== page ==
“Swiftwater Bill” was very successful in his mining operations, having made and spent two or three fortunes. He was what is called a very “natty” dresser, and consequently was a great favourite with the dance hall girls. Just at this time there were three pretty sisters named Lemoine, who had arrived in the camp with their mother, who was also good-looking, so youthful in fact that she might almost have passed as an elder sister.
Swiftwater wasn't long in the camp before he began to make love to the eldest, named Bertie, and married her. All three were “regulars” in the dance halls. Bill, however, proved to be fickle. On seeing more of the second sister, he came to the conclusion that he had made a mistake in taking Bertie, and “shook” her and took on the second one, who was really much prettier, being a brunette and very lively. They got along very well together for a time, then Bill began to see quite a lot of the youngest sister, Bella, who was really the most popular of the three.
Bella didn’t reciprocate Bill’s attentions. Bill, however, was bound to win out, and resorted to strategy. He discovered that Bella had a tremendous liking for fresh eggs, which were a great luxury just then in Dawson, costing a dollar each. Bill visited all the shops in town and bought up all the fresh eggs until he had obtained about 2,500, and when he laid them at the feet of his inamorata she fell for him and he won out. Swiftwater thus had taken on all three sisters, the rejected ones seeking solace with other suitors, and all lived happily until the day came when Bill decided to quit Dawson. The climax was reached when he deserted all three sisters and took on the mother who went outside with him, saying good-by to the Klondike, and then the corner on eggs was lifted. Ask any old-timer in Dawson and he will verify this romance.
Prominent Yukon Men
Walking down the street in Dawson one day in 1901, whom should I run into but my old friend, in fact one of my two oldest friends in the West, W. L. Walsh, popularly known as Billy Walsh. Our friendship began in 1878, when we were law students in Toronto and boarding together in a Wood Street house, for the sum of $3 a week, everything found. I recollect that one of our experiences in that horse was chasing cockroaches out of the basement dining room. Some important men in after life were boarding there at this time: Bob Pringle, later on a K.C. and M.P. for Cornwall; also Jim Mabee, who in later life became a K.C., then one of His Majesty’s Justices of the Ontario High Court of Justice, ending up as Chairman of the Railway Commission, the best one Canada ever had.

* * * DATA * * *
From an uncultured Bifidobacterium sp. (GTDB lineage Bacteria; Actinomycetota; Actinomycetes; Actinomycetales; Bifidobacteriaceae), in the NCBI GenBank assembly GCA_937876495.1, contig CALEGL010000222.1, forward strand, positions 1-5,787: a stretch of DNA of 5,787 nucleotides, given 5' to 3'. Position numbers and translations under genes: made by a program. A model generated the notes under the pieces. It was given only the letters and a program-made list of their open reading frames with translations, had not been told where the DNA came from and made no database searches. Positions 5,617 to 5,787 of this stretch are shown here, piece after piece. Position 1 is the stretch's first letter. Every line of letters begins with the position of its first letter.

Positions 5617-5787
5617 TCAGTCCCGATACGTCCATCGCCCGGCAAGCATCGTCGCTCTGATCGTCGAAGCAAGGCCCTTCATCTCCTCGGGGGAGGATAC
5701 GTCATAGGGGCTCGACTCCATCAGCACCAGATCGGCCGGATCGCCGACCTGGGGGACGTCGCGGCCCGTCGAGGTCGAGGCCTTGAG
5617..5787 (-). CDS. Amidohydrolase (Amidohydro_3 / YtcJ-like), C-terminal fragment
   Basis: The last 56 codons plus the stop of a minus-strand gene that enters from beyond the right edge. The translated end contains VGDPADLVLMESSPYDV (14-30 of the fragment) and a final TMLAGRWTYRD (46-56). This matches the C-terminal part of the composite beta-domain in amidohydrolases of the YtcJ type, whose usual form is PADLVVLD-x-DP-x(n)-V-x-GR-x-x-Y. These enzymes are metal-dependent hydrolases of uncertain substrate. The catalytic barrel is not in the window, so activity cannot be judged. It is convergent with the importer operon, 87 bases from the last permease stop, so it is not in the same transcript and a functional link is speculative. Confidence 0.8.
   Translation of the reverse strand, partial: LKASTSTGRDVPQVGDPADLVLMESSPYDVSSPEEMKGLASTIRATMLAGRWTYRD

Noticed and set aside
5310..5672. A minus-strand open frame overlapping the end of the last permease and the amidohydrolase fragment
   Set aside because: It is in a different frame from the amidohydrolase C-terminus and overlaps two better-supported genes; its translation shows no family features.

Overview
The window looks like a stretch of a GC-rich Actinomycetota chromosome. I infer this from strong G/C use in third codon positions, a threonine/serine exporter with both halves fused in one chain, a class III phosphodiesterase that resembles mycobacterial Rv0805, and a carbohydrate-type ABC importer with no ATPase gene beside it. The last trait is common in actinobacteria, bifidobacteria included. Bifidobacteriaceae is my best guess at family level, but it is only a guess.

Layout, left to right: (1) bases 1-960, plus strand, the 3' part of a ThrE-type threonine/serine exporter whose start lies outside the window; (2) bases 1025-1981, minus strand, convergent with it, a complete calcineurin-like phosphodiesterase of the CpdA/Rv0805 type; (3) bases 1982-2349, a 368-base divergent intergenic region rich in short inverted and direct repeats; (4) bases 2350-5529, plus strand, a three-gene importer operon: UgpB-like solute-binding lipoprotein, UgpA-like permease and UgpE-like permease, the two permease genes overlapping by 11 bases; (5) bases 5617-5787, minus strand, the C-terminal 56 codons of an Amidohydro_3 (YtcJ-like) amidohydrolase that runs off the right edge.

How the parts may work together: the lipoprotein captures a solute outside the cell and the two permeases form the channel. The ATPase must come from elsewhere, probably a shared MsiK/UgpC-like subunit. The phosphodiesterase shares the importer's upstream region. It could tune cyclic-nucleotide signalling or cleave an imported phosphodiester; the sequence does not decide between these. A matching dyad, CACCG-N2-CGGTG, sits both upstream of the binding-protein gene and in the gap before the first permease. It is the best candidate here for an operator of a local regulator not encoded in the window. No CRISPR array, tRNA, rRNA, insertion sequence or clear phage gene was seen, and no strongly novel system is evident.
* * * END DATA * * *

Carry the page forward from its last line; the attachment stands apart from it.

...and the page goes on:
Another law student living with us at this time was J. H. Scott, who became a K.C. and finally County Judge of the County of Lanark, which position he still holds. He is also a retired Lieutenant-Colonel of his local Militia Battalion. Scott didn’t have to travel far to do his courting, as a pretty girl next door made him happy ever alter.
But of all these old-timers, the one who has made most of his life is my old friend Billy Walsh, for he has risen to the greatest heights, that of being Lieutenant-Governor of the Province of Alberta, after being one of the Justices of the Supreme Court of that province for nineteen years, gathering en passant, such honorable titles as LL.D. from the University ot Alberta and Honorary Colonel of the University of Alberta contingent of the Canadian Officers Training Corps. You are equally safe in addressing him now as Governor, Colonel, or Doctor—take your choice. With all his “honors thick upon him,” he is one of the most approachable men I know, and his innate modesty is delightful to behold. On the golf links also he has made his mark, having won a trophy at one of the annual tournaments of the Senior Golf Association, of which he is a charter member, and having been for years Honorary President of the Alberta Golf Association.
A few years ago we made a motor trip through Western Ontario together, playing golf wherever we found a course; and at Windsor the judge—he was only a judge then—made a 340-yard hole in two, a feat never performed by anyone before or since on those links.
Life in the Klondike and the varied experiences there of certain fortunate individuals, have been stepping stones to exalted positions in the four Western provinces.
By way of some odd coincidences I will name four of them.
James D. McGregor is Lieutenant-Governor of Manitoba. For some years dating from 1898 he lived in Dawson, engaged in collecting, on behalf of the Dominion Government, royalty on gold mines in the Klondike.
Hon. IL W. Newlands, K.C., late Lieutenant-Governor of Saskatchewan. He practised law in Dawson for some years, later on was one of the Justices of the Supreme Court of Saskatchewan.
Hon. W. L. Walsh, K.C., now Lieutenant-Governor of the Province of Alberta. He practised law for years in Dawson and later became one of the Justices of the Supreme Court of Alberta.
Mrs. Fordham-Johnson, the popular chatelaine of Government House, Victoria, B.C., was the widow of the late Harry E. Ridley, who practised law in Dawson for many years. As his widow, she married Hon. Fordham-Johnson, the present Lieutenant-Governor of British Columbia.
All the above ex-Klondikers, with the exception of Hon. H. W. Newlands, K.C., are the present occupants of these important positions.
Editor’s Note: This is the third and concluding article of a series by Mr. White.